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Bush Arrested in 1976 for Drunk Driving

In the final days of Campaign 2000, the release of Republican presidential candidate George W. Bush's previously unreported 1976 arrest for driving under the influence is raising eyebrows. The incident, which first gained exposure in Portland, Me. media, is result of tips released by local defense lawyer and Democratic Convention Delegate Tom Connolly.

    An eccentric who wears his swordbill fly-fisherman's hat everywhere but the courtroom, Connolly is a self confessed "take no prisoners" Democrat who often refers to Bush as "wienerboy." He said the information concerning the arrest was obtained Thursday at the Cumberland County Courthouse when he learned from a Democratic "public official" that Bush reportedly had a drunk driving arrest in Maine.

    Although Connolly has refused to name his source, several others who were present at the courthouse during the time of the alleged conversation identify William H. Childs, a lawyer and Democrat who is the county's elected register of probate.

    Although the impact of the story on the Bush bid for the presidency is questionable, pundits point out that this may effect his image of high moral standards and truth telling.

Gossip exposes Bush arrest record

— This story first reported by Portland Fox affiliate, FOX51

Value of Wild Ginsing Threatens Survival

Over-harvesting of wild ginseng may be threatening the survival of the plant in Appalachia. In a recent Louisville Courier-Journal report, Sara Shiply examines the problems caused by high Asian demands for upland country "green gold." The wild herb, which can fetch prices as high as $500 in Hong Kong for a single root, supports a $6 million-a-year industry that has been the lively hood of generations of Kentucky families.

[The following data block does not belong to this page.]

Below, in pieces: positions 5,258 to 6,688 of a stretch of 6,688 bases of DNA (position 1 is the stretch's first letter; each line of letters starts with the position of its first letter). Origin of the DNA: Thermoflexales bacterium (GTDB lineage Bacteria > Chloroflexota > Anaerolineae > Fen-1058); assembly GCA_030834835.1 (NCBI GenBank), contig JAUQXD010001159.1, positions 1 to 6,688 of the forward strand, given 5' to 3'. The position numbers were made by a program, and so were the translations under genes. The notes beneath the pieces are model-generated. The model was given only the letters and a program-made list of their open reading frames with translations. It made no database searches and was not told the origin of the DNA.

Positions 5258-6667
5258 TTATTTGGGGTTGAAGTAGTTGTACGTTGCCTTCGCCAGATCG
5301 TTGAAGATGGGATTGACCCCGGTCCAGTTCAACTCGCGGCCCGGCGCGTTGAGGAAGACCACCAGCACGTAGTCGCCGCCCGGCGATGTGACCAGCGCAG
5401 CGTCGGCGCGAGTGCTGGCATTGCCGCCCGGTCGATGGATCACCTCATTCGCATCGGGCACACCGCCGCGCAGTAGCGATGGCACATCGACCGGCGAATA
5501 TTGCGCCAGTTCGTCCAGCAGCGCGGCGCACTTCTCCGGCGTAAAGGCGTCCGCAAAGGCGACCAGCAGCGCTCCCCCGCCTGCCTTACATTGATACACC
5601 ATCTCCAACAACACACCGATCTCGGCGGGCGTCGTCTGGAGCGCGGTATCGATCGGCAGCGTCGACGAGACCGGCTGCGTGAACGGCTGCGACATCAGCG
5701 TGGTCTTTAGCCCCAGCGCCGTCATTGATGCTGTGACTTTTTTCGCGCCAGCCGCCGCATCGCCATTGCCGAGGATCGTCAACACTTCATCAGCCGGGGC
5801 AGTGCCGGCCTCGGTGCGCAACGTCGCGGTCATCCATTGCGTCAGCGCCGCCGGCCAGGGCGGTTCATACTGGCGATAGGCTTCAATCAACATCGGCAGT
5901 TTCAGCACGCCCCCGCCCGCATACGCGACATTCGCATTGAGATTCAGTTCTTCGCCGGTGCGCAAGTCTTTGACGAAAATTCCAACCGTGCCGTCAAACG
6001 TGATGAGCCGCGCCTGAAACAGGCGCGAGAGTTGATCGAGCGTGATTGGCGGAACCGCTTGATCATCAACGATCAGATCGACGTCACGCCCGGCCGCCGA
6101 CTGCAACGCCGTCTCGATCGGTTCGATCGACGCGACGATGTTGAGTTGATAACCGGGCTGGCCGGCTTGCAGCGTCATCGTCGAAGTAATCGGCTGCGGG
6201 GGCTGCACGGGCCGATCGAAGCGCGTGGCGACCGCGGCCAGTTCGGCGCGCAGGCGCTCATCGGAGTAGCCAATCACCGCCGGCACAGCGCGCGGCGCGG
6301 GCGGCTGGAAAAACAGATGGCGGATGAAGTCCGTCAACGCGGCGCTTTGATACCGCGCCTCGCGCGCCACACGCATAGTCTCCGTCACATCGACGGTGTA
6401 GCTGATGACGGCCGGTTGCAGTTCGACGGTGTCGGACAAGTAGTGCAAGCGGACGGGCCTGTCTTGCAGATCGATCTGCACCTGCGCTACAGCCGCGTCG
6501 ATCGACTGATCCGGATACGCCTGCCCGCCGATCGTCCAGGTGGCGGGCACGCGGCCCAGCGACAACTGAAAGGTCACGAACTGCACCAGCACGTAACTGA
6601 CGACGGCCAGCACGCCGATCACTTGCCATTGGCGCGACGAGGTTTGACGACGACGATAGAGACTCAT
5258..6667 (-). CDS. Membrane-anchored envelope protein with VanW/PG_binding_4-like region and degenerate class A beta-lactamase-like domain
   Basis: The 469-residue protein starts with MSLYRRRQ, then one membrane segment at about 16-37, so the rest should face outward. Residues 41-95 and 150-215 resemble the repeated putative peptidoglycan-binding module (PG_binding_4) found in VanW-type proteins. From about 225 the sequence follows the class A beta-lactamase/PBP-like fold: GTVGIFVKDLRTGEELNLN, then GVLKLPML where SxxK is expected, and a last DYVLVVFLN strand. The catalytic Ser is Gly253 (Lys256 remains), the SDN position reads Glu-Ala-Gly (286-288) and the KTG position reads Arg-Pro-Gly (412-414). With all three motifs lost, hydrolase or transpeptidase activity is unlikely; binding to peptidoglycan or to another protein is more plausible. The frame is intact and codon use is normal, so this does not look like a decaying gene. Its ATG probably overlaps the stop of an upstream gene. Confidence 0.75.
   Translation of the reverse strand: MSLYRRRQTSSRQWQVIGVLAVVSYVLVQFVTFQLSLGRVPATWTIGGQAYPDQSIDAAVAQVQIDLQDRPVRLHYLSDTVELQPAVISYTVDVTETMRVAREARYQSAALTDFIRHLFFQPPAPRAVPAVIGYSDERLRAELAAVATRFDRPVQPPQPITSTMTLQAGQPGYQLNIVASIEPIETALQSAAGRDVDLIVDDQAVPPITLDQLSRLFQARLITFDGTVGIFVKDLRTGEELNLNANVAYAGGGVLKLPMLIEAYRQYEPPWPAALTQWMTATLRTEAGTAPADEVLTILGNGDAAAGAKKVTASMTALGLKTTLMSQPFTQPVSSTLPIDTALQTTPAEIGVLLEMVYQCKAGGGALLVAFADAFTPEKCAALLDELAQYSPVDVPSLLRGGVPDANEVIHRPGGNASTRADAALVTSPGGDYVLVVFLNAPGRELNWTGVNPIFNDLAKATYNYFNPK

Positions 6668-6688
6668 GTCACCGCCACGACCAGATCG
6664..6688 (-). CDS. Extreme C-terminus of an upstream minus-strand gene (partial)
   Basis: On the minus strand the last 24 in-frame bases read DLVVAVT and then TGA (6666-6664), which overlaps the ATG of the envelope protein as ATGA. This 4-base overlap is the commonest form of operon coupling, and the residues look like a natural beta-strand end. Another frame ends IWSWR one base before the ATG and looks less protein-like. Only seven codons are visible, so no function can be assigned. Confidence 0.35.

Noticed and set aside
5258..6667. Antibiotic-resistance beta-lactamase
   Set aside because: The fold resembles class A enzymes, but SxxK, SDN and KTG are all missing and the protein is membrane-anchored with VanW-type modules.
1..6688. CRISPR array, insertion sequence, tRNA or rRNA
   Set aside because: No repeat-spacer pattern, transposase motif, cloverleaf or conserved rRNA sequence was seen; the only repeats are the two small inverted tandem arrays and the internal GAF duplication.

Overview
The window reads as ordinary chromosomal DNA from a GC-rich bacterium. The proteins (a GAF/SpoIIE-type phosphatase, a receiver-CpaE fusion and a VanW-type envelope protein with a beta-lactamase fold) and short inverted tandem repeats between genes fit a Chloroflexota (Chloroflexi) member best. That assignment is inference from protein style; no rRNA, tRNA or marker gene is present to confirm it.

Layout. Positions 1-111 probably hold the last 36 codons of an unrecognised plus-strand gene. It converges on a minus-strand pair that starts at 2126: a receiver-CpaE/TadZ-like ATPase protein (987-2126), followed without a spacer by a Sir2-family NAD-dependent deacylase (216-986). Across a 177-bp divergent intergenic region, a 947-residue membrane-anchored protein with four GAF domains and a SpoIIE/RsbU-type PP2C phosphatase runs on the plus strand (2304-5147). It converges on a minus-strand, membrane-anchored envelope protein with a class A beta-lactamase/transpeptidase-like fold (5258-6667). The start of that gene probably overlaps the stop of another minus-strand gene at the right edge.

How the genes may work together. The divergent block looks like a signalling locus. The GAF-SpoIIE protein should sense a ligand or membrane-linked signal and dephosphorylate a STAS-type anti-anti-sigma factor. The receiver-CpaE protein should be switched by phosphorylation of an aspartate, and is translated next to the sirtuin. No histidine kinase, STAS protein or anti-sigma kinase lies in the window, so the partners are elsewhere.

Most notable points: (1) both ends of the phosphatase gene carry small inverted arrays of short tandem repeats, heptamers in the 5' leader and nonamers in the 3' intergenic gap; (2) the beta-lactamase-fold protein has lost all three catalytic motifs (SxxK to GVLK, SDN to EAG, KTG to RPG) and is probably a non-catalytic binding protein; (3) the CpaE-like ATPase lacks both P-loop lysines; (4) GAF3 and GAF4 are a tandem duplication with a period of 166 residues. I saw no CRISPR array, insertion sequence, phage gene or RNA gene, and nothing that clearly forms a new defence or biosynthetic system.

Shiply talks with a Southern ginseng dealer who has been supplying the herb for use in tonics and Asian medicines since the 1930's. He doesn't see a problem with the fever for the root that has often been compared to marijuana and has been the cause of several shootings in protection of patches. However, according to government biologists and environmentalists, over-harvesting has made the once plentiful herb hard to find across much of the Southeast.

Biologists, conservationists fear for future of popular herb

High pollutions Levels Leave Blue Ridgers Sick

High levels of air pollution are to blame for alarmingly increasing levels of respiratory illness in western North Carolina according to state medical officials. The Blue Ridge area and the Great Smoky Mountain National park have recorded the worst levels of air pollution over a four day period this summer — something that is not only impacting the tourism industry but also the health of area residents.

    Chronic lung diseases such as asthma and emphysema account for a higher percentage of deaths in western North Carolina than in nearly all other parts of the state combined, according to a recent Associated Press report, published in the Raleigh News & Observer. In Buncome Country alone, deaths from respiratory illnesses have increased 40 percent in the last decade.

    "Something is making the difference, and the difference is air quality," Dr. Clay Ballantine, who practices internal medicine in Asheville, told the News & Observer. "Lung cancer is a marker for cigarette-induced disease, so you can't blame it on smoking."

    Despite reports detailing the extent of health problems stemming from unclean air, the rise in concern for this issue is being attributed to decreases in visibility and the ozone's impact on the tourism industry.

Experts say respiratory illnesses increasing, mountain air a problem
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